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Lawsuit highlights problems with roadside drug tests

Washington residents may recall a December 2015 media story about a Florida man who was charged with drug possession after a police officer mistook flakes of sugar glaze from a recently consumed donut for the Class A drug methamphetamine. The man spent 10 hours behind bars before being released on a $2,500 bond, and he filed a lawsuit in October 2016 against both the city of Orlando and the manufacturer of a roadside drug testing kit used by the officer involved seeking damages of at least $15,000.

An Orlando police officer said that she noticed flakes of a whitish substance on the floor of the man's car after pulling him over for speeding, and a roadside drug test indicated that the flakes were methamphetamine. The man claims to have told the officer that the substance was glaze from a donut that he had just finished eating, but he was taken into custody based largely on the results of the test. The charges against the man were dropped a few weeks later after a more rigorous laboratory test revealed that the substance found in the man's car was sugar and not a Class A drug.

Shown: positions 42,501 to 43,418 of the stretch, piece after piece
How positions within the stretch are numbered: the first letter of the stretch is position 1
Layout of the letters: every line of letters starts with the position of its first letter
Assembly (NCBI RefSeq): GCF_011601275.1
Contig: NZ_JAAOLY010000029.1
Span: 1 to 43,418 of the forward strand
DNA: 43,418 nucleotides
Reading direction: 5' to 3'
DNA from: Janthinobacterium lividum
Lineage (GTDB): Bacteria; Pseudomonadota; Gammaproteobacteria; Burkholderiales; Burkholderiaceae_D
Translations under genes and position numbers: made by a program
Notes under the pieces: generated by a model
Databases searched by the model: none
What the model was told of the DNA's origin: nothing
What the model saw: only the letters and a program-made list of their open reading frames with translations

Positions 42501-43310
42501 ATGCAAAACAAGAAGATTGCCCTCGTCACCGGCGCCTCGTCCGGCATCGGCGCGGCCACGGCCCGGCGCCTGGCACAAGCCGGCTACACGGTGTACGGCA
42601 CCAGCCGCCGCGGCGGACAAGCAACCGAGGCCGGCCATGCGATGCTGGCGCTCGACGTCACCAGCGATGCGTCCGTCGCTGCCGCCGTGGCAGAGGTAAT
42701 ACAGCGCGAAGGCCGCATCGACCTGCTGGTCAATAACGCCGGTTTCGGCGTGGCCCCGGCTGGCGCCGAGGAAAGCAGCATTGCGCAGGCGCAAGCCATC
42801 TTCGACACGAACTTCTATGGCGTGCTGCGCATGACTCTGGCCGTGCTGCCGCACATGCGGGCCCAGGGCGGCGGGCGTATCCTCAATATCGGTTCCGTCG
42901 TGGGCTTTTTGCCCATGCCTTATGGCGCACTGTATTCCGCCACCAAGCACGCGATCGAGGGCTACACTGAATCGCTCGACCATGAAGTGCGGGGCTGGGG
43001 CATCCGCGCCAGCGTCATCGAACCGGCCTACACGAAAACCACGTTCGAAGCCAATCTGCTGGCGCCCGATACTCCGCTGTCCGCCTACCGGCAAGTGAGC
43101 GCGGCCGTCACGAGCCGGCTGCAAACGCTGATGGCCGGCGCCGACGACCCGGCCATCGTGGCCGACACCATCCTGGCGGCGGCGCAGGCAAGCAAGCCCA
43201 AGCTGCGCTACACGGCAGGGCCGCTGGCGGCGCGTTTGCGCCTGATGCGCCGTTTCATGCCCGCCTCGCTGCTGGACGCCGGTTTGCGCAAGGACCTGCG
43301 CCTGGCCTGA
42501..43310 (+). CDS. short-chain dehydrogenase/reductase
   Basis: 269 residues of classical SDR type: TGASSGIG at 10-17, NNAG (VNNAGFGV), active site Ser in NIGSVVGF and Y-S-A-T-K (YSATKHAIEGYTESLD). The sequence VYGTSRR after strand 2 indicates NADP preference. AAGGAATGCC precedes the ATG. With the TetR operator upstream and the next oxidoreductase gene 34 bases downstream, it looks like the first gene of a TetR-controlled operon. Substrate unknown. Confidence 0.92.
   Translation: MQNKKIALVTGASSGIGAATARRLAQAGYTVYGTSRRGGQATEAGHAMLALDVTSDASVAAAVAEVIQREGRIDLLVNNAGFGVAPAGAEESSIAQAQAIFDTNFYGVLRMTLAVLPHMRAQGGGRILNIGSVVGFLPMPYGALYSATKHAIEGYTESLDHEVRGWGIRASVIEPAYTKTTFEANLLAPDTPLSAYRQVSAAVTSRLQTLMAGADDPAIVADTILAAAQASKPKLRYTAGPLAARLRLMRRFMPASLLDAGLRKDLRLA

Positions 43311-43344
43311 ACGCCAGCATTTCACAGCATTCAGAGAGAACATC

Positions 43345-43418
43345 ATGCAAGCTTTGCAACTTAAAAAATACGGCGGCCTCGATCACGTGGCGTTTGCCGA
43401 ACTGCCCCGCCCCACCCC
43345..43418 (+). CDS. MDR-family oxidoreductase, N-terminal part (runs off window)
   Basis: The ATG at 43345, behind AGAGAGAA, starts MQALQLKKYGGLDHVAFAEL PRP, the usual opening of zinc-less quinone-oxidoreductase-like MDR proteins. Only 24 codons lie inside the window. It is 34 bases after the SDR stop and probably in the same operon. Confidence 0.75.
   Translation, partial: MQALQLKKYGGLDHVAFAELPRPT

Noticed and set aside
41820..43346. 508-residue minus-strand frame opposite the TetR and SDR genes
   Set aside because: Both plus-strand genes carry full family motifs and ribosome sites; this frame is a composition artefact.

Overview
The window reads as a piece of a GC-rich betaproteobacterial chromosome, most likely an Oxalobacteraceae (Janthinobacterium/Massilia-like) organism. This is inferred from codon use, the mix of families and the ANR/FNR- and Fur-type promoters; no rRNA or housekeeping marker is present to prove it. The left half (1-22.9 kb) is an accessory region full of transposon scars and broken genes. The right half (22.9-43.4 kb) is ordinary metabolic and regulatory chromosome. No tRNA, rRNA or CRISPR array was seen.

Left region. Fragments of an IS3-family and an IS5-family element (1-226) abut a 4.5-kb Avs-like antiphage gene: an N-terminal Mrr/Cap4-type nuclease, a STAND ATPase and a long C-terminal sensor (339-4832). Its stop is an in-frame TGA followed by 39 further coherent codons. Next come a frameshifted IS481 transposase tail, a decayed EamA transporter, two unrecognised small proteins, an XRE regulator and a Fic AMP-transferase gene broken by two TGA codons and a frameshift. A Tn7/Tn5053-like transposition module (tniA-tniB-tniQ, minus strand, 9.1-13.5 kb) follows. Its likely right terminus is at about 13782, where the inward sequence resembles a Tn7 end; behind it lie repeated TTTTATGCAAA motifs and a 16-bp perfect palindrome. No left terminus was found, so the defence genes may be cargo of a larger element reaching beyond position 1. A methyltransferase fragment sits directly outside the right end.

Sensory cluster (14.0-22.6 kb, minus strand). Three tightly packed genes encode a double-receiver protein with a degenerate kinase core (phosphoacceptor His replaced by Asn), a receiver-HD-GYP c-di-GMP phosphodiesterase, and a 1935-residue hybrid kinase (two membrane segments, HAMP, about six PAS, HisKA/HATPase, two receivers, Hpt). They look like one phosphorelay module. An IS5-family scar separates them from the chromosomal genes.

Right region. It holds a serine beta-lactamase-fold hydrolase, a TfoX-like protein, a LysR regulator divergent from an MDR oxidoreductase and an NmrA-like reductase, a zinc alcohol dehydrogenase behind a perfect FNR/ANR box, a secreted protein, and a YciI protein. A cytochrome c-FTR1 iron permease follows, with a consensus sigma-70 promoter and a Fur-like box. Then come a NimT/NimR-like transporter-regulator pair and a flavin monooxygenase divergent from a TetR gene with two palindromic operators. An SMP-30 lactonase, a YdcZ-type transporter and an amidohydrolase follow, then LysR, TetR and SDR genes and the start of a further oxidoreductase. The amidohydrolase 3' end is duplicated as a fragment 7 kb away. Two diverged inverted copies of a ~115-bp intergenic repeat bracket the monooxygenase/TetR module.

Legal observers have pointed out that roadside drug testing kits used by police departments all over the country are highly unreliable, and they say that tens of thousands of innocent individuals are arrested each year because officers place far too much faith in the results they produce. Law enforcement agencies are said to like the kits because they only cost about $2 each and give officers the ability to make more informed decisions in situations where drug use is suspected.

Criminal defense attorneys may be familiar with the issues surrounding portable drug tests, and they could vigorously seek to have charges dismissed when prosecutors fail to produce any evidence supporting the results they provide. Individuals facing drug charges often feel that the criminal justice system is stacked against them and accepting a plea agreement is their best option, but defense attorneys may urge them to assert their innocence when the evidence against them is compromised or unconvincing.

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